The Japanese has always been a keen bunch for the world of robotics. They are so engrossed in the robotics industry that they constantly introduce new kinds of hi-tech robots to the global market, while the rest of the world is struggling to keep up. In fact, robots are already taken for granted in some Japanese factories, as there are robots everywhere. Robots greet you when you enter facilities. Robots make sushi. Robots clean the floors. They wash your hands. They serve tea. They plant rice and tend paddies. In Japan, humans and robots interact socially as they routinely live side by side.
Financial statistics on robotics
The robotics revolution is extremely important for the Japanese. With approximately 25% of the population at age 65 and older, the country is banking heavily on robots to replenish the lack of manpower and care for the elderly. For almost a decade now, the Japanese government has funded a plethora of science projects involving the creation, design, and research of robots. These include a $50 million injection for the first phase of a humanoid robotics project, and an annual $10 million from 2006 to 2010 to develop key robotics technologies. Further, the government estimates the robotics industry will experience a very lofty rise from $5 billion in 2006 to $26 billion in 2010, and nearly $70 billion by 2025.
Robots are humans’ friends
Remember Tamagotchi, the hand held device that allows you to raise and take care of a virtual pet? That particular invention exemplifies how the Japanese view the existence or the need for robots. Unlike us westerners who portray robots as merciless and violent killing machines in the movies and in general science fiction, the Japanese have long seen robots as friendly helpers and catalysts in industrial dealings, as they work faster and more precise. The Japanese are also more accepting of robotics because unlike Roman Catholicism or Islam, their native Shinto religion does not view it as immoral. To the Japanese, the idea of a robot with feelings and mental capacity is not as threatening as it might be in other cultures.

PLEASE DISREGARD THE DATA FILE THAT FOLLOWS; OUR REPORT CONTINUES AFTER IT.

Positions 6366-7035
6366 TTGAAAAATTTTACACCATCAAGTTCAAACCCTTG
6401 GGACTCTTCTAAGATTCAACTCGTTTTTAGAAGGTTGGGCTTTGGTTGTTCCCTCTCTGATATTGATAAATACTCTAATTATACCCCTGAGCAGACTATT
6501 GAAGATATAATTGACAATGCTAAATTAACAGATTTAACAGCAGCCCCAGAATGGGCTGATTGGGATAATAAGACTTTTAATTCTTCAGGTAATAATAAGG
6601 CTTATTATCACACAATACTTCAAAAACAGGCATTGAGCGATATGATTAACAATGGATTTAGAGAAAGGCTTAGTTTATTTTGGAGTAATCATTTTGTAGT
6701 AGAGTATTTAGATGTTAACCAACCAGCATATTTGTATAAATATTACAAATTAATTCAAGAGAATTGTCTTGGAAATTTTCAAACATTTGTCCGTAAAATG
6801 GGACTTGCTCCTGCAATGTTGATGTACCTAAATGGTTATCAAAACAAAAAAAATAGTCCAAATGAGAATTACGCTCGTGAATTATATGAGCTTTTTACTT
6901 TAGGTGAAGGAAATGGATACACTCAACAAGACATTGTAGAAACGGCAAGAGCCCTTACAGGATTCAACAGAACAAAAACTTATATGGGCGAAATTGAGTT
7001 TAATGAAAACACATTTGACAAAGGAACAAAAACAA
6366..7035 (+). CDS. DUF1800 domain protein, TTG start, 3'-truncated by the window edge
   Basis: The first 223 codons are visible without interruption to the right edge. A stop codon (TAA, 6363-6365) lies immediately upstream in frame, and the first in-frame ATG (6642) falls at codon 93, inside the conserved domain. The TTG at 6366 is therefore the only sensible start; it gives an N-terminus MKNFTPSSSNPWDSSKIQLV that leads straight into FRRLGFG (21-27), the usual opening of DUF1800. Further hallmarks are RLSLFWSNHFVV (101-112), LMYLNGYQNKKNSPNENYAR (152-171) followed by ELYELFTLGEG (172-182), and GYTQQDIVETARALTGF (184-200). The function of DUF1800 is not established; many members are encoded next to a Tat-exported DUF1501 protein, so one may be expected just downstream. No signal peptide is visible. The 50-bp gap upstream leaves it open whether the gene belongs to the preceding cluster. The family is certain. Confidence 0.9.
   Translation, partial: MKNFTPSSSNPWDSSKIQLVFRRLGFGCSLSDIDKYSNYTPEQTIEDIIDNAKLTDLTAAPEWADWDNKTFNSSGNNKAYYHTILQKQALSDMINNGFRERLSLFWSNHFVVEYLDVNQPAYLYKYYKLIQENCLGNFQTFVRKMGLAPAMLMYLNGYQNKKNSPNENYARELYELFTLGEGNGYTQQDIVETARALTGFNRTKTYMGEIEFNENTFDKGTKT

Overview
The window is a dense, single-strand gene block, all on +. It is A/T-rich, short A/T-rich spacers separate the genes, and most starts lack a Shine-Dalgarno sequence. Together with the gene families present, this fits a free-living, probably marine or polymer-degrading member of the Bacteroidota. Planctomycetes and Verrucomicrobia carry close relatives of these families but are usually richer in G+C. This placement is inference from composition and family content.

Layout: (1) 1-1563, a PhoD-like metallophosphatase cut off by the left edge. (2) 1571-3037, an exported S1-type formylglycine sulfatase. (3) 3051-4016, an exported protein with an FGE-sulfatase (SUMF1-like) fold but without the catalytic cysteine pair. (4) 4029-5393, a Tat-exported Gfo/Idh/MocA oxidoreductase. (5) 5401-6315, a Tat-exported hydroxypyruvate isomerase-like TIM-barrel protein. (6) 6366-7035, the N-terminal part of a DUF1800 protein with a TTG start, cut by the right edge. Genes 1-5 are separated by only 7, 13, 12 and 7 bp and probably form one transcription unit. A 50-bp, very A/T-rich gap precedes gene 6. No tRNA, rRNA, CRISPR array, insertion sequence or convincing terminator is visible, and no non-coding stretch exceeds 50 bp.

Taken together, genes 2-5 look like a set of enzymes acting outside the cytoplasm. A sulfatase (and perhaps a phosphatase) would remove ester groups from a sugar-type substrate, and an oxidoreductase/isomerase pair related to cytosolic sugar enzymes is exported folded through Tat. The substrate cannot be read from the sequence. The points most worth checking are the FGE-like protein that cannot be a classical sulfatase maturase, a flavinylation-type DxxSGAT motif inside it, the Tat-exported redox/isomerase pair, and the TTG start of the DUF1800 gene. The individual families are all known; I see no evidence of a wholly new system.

Other than the Japanese, a lot of people are anticipating the robot revolution, where robots would walk the streets, talk like human beings, and work like horses. That revolution has been going on quietly for quite some time now in Japan. With over 400,000 robots working at factories in 2005, Japan is undoubtedly an industrial robot powerhouse. In fact, the country’s leading financial experts believe that due to high supply and stable demand, the cost of machinery is already going down while labor costs are steadily rising. This means that robots would have to replace low-cost workers soon, thereby greatly boosting productivity. Further, Japan’s Trade Ministry recently announced its request for 1 million industrial robots to be installed all over the country by 2025. Each robot is said to be capable of replacing 10 low-cost employees. This means the guaranteed 1 million-robot army of workers will eventually represent 10 million human workers. In Japan, that is about 20% of the current work force. Indeed, robots are the cornerstone of Japan’s global competitiveness.